Europe


Sales put spotlight on glass

02 April 2001

GERMANY: ONE of the earliest items available at W.G. Herr’s (buyer’s premium 18 per cent + VAT) latest sale on March 17 was an iron and copper Zunftdose (guild member’s box, right), 81/2in (22cm) tall and engraved Magnus Brock Möller der Hunger 1697, that comfortably cleared estimate with DM7500 (£2400).

Portrait of Augustus

02 April 2001

Rightly described as ‘superbe’ this 28mm diameter portrait of Augustus made a slightly over-estimate E290 (£180).

Charging knight of Philip the Good

02 April 2001

This energetic charging knight of Philip the Good (1355-83) Count of Brabent (27mm diam.) could have been bought for E1250 (£775).

Calligraphy of the Mameluks in Egypt

02 April 2001

A fine piece of calligraphy in gold of the Mameluks in Egypt (c.1400AD – 26mm diam.) made an affordable E200 (£125).

Why a IR£650 le Brocquy work was a snip at IR£66,000

26 March 2001

EIRE: BACK in May last year works by Dublin-born Louis le Brocquy (b.1916) entered the same price bracket as that of his compatriots like Yeats and Lavery when Sotheby’s took a record £1,050,000 (plus buyer’s premium) in London for his work entitled Travelling woman with newspaper.

Buffon’s a Tournai up for the books

26 March 2001

Four lots from a service once owned by the Duke of Orléans were among the more unusual offerings among the stash of 18th century Tournai porcelain presented by Beaussant-Lefèvre at Drouot on March 7.

A new Bone of contention sparks bidding battle in Dublin

26 March 2001

Buyers who brave harsh winter weather warm to finer furniture UK: THE name of Henry Bone RA (1755-1834) which featured in London's first sale of portrait miniatures this year, was also a feature of the wider ranging sale held by James Adam in Dublin on February 28.

Java princes of Denmark

19 March 2001

A highly unusual set of five life-size canvases of Javanese princes and courtiers, attracted a deluge of international trade enquiries when they came up for sale at the Copenhagen rooms of Museumsbygningen (25% buyer’s premium) on March 1.

Showstopping pottery model of a recumbent Bactrian camel

19 March 2001

TEFAF Maastricht closed on Sunday with museum-quality goods having sold well – particularly Old Masters, Contemporary art and Oriental – but business was being achieved from the opening party on March 9, when collectors converged on this showstopping pottery model of a recumbent Bactrian camel, 101/2in (27cm) high, on the stand of London specialist Ben Janssens.

The stamp of history…

19 March 2001

EIRE: WHYTES of Dublin held their spring coin sale on February 23. Their regular sale results are very useful for gauging the market in Irish material and with the enhancement of the Irish economy in recent years there is much interest in it. This is made manifest by the fact that most of the buyers reported by Whytes are resident in Ireland.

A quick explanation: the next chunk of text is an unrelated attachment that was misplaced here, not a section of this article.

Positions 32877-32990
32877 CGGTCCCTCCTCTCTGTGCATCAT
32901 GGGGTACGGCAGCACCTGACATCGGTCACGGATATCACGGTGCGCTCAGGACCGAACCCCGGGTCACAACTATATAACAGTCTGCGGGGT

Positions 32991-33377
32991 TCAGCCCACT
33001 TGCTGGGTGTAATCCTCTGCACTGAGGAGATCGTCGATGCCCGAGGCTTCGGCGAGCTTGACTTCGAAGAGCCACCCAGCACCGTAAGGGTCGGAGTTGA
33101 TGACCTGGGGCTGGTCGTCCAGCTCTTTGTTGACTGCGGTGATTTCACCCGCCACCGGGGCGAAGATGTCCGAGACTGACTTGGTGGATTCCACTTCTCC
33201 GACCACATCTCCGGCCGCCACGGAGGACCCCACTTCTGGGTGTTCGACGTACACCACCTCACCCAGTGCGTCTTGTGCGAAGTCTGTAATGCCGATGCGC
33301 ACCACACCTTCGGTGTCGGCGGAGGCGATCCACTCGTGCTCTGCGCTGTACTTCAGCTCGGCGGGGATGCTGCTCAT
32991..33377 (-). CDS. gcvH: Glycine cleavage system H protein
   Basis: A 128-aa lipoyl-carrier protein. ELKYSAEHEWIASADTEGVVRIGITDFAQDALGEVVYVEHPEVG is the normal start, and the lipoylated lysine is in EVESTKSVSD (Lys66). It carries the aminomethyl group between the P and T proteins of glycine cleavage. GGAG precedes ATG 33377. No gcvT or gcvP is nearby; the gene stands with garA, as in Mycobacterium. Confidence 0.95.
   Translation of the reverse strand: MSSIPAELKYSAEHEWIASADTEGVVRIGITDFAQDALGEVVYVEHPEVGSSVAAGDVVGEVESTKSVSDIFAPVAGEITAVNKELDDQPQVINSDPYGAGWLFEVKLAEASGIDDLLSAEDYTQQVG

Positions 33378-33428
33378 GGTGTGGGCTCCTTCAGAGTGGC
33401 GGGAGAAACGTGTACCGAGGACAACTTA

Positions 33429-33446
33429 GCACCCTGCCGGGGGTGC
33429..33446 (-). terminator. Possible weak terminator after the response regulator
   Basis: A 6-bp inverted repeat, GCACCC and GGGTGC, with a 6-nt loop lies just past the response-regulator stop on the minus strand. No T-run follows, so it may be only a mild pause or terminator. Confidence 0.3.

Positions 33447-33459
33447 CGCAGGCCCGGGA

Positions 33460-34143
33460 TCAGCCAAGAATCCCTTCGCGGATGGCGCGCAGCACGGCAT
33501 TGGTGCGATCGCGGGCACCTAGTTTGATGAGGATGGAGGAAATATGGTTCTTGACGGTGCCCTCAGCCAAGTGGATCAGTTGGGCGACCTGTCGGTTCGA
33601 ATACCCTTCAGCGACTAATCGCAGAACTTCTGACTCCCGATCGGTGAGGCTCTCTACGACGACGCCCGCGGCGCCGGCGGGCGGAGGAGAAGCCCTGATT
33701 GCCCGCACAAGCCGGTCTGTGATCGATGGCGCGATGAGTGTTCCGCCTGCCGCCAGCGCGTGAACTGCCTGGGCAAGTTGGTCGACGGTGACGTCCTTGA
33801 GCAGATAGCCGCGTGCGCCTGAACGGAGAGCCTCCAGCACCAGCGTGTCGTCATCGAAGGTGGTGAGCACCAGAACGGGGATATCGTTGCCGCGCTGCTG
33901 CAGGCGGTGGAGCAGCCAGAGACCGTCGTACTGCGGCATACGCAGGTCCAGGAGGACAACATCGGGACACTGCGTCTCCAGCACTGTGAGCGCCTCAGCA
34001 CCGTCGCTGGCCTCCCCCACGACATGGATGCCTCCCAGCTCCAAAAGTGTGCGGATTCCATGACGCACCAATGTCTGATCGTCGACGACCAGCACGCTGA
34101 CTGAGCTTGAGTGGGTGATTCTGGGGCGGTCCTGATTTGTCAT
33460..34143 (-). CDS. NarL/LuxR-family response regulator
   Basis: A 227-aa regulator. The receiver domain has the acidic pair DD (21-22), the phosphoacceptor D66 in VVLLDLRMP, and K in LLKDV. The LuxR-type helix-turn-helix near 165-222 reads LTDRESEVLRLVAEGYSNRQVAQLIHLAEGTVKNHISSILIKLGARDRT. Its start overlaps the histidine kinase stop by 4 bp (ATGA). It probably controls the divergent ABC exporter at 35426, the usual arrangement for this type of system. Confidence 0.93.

Lighting up a Gauloise

19 March 2001

FRANCE: THE largest hoard ever of gold Celtic coins – the French call them Gauloise – is being offered at auction in Paris on March 27. The expert is Alain Weil (54 rue de Richelieu). There are 145 of them and they were issued by the Gaulish tribes of the Cenomanes, who bequeathed their name to present-day le Mans, and the Venetes who dominated the area round Vannes on the south coast of Brittany.

Briest join IA in hope of US profit

12 March 2001

FRANCE: Francis Briest, France’s leading modern art auctioneer, has replaced Etude Tajan as the French member of International Auctioneers, becoming the tenth member of the worldwide auction grouping (alongside Lempertz of Cologne, the Vienna Dorotheum, Zurich’s Galerie Koller, Lawsons of Sydney, Swann Galleries of New York, Butterfields from California, Finarte Milan and Finarte Madrid).

An honour from beyond the grave

12 March 2001

This curious reliquary jewel, 31/2in (8.4cm) tall and with a pin to the back (probably a later addition) for use as a brooch, is a product of the craze for the Napoleonic era that developed in France after Napoleon’s ashes were returned from St Helena in 1840, and culminated in the election of Louis-Napoleon (subsequently Napoleon III) as President in 1848.

Roman coin of Hadrian

05 March 2001

ITALY: THIS quasi-Roman coin (34mm) of Hadrian – actually a ‘cabinet piece’ made in 16th century Padua (the main centre for this type of replica) for the more romantic type of collector – made Li500,000 (£170).

Headgear for when love turns sour...

05 March 2001

FRANCE: NOT exactly what you might choose to wear on St Valentine’s Day but this was the array of iron headwear on offer at the Etude Tajan Haute Epoque sale at Drouot on February 14.

Saleroom selection from Christie's Rome

05 March 2001

ITALY: NOW that Christie’s numismatic sales have been subsumed into Spink’s they are no longer held in London. However, they offered some very appealing pieces in Rome on December 13 and 14.

Weaving a rich tapestry

05 March 2001

SWITZERLAND: ABOUT 75 people filled the room at the Tkalec sale of Greek and Roman coins on February 19. For collectors of useless information (and aren’t we all?) I can report that the T of Tkalec is not pronounced and that the name is the old Croat equivalent of ‘Weaver’.

Silver medal of the Holy Roman Emperor Ferdinand II (1619-37)

05 March 2001

ITALY: MINIATURE-like, this (33 x 47mm) silver medal of the Holy Roman Emperor Ferdinand II (1619-37) made Li950,000 (£315). The Imperial Crown on the reverse is preserved in the Hofschatz in Vienna.

Doge of Venice

05 March 2001

ITALY: ANOTHER Renaissance magnate, the Doge of Venice, Antonio Grimani (1521-23). His (29mm diameter) portrait medal made Li2m (£670).

French auction law reform faces yet another delay

05 March 2001

FRANCE: FRENCH auction law reform has suffered another delay because of bureaucracy, with no sales by foreign auction houses now likely before the autumn.

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